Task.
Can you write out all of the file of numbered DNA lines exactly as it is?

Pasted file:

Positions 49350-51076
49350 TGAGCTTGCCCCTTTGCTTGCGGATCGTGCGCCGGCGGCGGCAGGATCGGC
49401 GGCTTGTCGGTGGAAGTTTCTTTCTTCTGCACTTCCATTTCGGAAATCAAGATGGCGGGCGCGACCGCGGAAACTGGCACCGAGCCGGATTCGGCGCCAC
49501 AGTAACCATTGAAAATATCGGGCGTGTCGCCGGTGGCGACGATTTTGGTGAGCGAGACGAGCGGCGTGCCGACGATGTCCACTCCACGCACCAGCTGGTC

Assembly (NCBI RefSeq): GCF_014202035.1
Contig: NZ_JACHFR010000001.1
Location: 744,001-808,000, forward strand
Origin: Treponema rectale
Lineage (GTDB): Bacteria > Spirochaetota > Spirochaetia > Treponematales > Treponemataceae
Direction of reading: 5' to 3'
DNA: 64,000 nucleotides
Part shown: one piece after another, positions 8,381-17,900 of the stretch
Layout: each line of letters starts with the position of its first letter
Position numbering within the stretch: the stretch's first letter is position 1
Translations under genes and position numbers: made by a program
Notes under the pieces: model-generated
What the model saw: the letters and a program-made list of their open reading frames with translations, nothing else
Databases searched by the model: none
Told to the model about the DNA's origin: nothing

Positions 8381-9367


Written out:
Positions 49350-51076
49350 TGAGCTTGCCCCTTTGCTTGCGGATCGTGCGCCGGCGGCGGCAGGATCGGC
49401 GGCTTGTCGGTGGAAGTTTCTTTCTTCTGCACTTCCATTTCGGAAATCAAGATGGCGGGCGCGACCGCGGAAACTGGCACCGAGCCGGATTCGGCGCCAC
49501 AGTAACCATTGAAAATATCGGGCGTGTCGCCGGTGGCGACGATTTTGGTGAGCGAGACGAGCGGCGTGCCGACGATGTCCACTCCACGCACCAGCTGGTC

Assembly (NCBI RefSeq): GCF_014202035.1
Contig: NZ_JACHFR010000001.1
Location: 744,001-808,000, forward strand
Origin: Treponema rectale
Lineage (GTDB): Bacteria > Spirochaetota > Spirochaetia > Treponematales > Treponemataceae
Direction of reading: 5' to 3'
DNA: 64,000 nucleotides
Part shown: one piece after another, positions 8,381-17,900 of the stretch
Layout: each line of letters starts with the position of its first letter
Position numbering within the stretch: the stretch's first letter is position 1
Translations under genes and position numbers: made by a program
Notes under the pieces: model-generated
What the model saw: the letters and a program-made list of their open reading frames with translations, nothing else
Databases searched by the model: none
Told to the model about the DNA's origin: nothing

Positions 8381-9367